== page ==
Morning Light – Song of Solomon 1

Today: [Song of Solomon 1] Let Him Kiss Me with the Kisses of His Lips. Having now come to the study of the Song of Solomon we enter into a consideration of intimacy with God that many never even consider. The Song of Solomon is rejected by many as a salacious piece of erotic fiction, written by an ancient author. Even as early as the 4th century scholars rejected it altogether finding themselves incapable of seeing in its pageantry and language any redeeming, spiritual quality. Such will no doubt be the response of some following this study, but for those who long for a level of intimacy denied many – this book will enthrall you and deepen in you your sense of oneness and intimacy with Christ as the bridegroom of your soul.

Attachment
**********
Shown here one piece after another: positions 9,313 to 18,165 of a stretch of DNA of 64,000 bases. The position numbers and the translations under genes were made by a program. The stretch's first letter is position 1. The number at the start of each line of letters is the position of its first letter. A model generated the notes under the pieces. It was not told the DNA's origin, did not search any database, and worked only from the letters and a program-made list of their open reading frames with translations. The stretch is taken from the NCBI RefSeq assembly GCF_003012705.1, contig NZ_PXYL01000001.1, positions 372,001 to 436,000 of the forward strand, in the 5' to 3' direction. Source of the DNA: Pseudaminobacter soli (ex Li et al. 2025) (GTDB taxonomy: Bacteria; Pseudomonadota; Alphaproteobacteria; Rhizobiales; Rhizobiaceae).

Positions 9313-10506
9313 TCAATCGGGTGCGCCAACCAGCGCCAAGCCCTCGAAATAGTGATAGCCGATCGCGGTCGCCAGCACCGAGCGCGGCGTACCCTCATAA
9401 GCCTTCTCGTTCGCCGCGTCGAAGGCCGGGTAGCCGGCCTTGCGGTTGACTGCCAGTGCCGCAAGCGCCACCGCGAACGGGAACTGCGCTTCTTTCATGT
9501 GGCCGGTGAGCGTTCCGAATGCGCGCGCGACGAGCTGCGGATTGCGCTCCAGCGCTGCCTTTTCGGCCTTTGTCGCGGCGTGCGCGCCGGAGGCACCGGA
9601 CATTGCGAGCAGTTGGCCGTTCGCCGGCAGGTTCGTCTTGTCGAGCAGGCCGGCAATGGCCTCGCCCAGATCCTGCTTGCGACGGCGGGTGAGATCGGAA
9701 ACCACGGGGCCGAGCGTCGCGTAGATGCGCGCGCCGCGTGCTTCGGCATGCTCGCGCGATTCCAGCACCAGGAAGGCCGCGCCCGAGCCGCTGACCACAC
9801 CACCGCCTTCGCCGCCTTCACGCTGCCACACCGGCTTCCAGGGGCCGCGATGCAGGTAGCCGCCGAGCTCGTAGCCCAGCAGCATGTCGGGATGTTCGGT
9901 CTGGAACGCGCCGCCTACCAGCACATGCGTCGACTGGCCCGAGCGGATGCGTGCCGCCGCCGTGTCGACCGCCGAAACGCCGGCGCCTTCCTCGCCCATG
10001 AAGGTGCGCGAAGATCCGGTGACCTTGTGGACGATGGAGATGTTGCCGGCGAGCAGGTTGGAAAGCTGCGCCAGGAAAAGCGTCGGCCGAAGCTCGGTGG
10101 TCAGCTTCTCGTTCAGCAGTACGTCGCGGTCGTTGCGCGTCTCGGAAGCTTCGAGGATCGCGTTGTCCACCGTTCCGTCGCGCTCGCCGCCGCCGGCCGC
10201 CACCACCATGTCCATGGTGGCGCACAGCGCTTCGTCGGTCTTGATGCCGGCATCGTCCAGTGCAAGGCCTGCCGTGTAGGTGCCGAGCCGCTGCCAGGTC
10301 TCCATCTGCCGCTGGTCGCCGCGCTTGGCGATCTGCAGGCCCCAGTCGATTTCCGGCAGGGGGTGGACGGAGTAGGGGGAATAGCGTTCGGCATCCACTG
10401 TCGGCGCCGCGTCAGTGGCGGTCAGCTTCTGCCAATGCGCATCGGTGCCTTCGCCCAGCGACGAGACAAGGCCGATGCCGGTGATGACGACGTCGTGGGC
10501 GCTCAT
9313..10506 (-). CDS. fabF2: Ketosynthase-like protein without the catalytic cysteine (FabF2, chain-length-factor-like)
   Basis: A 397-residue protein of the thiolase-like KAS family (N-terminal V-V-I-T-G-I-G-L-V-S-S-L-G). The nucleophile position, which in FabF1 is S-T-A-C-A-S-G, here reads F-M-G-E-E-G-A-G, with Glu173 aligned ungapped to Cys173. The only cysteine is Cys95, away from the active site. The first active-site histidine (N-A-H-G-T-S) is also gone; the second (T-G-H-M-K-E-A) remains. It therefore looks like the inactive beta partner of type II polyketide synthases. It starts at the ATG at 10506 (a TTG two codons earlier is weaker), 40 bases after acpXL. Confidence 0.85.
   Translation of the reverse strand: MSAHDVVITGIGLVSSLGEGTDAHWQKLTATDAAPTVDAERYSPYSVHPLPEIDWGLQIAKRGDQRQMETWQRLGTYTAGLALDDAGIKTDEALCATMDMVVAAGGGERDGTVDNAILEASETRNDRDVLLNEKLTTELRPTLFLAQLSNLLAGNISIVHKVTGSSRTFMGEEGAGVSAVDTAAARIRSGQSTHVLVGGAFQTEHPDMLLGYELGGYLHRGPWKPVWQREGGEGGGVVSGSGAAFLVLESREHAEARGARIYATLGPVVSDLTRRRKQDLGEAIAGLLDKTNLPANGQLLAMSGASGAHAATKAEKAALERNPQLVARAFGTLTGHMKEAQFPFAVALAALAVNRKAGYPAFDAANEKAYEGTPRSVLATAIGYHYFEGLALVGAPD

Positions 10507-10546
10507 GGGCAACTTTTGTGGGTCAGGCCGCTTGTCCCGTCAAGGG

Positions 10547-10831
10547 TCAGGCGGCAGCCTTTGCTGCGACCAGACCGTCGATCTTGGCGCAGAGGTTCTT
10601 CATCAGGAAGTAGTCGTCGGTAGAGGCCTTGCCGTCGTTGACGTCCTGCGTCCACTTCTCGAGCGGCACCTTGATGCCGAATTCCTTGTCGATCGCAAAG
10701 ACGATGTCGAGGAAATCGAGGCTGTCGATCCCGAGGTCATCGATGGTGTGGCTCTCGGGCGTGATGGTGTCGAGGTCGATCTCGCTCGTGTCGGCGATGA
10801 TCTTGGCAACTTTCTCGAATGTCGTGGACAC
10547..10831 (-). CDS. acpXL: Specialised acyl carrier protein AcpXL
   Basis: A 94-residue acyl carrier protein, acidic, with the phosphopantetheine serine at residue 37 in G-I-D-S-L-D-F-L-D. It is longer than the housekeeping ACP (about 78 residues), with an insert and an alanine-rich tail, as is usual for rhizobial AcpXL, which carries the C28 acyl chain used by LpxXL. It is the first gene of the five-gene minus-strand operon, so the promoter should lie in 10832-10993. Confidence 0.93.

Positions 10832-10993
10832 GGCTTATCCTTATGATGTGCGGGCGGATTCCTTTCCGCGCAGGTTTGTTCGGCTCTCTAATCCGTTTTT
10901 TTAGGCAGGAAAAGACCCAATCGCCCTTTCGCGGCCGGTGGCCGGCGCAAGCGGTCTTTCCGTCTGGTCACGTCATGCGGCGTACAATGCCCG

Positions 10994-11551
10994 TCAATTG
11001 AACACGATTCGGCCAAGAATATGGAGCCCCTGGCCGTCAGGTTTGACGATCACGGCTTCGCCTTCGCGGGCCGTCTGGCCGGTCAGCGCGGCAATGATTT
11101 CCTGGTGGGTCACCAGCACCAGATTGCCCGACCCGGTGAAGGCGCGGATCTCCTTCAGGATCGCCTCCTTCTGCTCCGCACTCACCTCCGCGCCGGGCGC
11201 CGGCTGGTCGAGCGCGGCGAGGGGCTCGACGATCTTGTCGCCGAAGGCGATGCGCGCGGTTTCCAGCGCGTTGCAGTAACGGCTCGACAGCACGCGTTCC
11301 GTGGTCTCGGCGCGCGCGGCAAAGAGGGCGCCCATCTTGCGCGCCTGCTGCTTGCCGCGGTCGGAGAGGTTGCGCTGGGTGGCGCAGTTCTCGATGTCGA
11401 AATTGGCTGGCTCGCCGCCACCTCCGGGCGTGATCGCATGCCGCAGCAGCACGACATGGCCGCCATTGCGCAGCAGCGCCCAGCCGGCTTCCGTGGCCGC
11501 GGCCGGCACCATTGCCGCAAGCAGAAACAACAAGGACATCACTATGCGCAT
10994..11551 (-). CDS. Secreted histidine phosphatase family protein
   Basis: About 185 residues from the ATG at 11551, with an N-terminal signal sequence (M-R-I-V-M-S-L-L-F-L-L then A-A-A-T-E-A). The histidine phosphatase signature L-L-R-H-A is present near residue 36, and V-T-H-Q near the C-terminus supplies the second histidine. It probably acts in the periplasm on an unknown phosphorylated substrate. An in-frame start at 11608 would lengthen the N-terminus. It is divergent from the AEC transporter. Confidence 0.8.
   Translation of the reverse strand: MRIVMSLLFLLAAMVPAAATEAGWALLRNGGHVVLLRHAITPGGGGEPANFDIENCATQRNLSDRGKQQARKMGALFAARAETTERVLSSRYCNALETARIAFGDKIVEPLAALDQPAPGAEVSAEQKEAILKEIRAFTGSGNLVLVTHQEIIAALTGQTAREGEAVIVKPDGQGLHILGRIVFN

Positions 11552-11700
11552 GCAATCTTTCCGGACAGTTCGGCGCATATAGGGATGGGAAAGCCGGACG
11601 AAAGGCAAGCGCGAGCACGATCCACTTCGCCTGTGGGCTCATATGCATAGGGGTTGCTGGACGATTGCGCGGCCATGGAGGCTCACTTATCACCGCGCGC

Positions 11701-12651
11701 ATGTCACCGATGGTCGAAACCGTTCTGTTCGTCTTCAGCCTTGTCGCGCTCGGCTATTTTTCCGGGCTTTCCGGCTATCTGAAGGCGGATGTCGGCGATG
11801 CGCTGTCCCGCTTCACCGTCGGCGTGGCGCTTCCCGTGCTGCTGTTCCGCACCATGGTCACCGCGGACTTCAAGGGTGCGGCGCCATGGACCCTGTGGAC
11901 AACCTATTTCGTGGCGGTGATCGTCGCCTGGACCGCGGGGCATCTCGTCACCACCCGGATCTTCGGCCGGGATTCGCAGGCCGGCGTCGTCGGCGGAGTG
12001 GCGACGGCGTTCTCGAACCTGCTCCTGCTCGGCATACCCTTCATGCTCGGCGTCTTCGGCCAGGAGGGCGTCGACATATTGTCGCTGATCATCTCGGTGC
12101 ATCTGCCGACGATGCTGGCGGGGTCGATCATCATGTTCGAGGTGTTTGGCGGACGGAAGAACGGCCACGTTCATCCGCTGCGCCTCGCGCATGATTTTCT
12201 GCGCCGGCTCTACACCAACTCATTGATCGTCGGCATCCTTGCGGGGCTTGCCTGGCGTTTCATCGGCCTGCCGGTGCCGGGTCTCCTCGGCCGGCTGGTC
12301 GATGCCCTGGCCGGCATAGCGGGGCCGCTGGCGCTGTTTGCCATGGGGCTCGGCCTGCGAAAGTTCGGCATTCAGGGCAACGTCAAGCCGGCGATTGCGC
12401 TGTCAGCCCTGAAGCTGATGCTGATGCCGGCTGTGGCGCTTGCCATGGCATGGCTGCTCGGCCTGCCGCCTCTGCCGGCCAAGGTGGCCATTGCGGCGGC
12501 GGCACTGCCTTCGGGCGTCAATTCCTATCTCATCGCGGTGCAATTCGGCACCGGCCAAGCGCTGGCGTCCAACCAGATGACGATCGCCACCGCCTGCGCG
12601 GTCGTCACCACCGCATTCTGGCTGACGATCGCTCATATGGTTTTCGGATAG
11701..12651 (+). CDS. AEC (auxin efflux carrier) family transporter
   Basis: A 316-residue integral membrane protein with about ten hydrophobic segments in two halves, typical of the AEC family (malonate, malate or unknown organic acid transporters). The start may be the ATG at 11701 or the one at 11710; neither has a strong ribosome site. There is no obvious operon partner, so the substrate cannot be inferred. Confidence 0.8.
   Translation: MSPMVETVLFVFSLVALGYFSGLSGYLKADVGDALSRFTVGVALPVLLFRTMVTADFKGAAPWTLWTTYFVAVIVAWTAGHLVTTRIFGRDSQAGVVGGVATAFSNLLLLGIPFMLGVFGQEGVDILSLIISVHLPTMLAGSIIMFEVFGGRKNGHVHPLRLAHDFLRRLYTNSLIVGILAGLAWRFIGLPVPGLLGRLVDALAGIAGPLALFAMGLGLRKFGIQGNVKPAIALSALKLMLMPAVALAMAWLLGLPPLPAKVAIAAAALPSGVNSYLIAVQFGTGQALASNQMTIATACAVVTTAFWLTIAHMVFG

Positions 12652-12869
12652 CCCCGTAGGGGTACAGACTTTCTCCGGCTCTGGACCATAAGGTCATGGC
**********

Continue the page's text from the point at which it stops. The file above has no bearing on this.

[Sng 1:1-17 KJV] 1 The song of songs, which [is] Solomon’s. 2 Let him kiss me with the kisses of his mouth: for thy love [is] better than wine. 3 Because of the savour of thy good ointments thy name [is as] ointment poured forth, therefore do the virgins love thee. 4 Draw me, we will run after thee: the king hath brought me into his chambers: we will be glad and rejoice in thee, we will remember thy love more than wine: the upright love thee. 5 I [am] black, but comely, O ye daughters of Jerusalem, as the tents of Kedar, as the curtains of Solomon. 6 Look not upon me, because I [am] black, because the sun hath looked upon me: my mother’s children were angry with me; they made me the keeper of the vineyards; [but] mine own vineyard have I not kept. 7 Tell me, O thou whom my soul loveth, where thou feedest, where thou makest [thy flock] to rest at noon: for why should I be as one that turneth aside by the flocks of thy companions?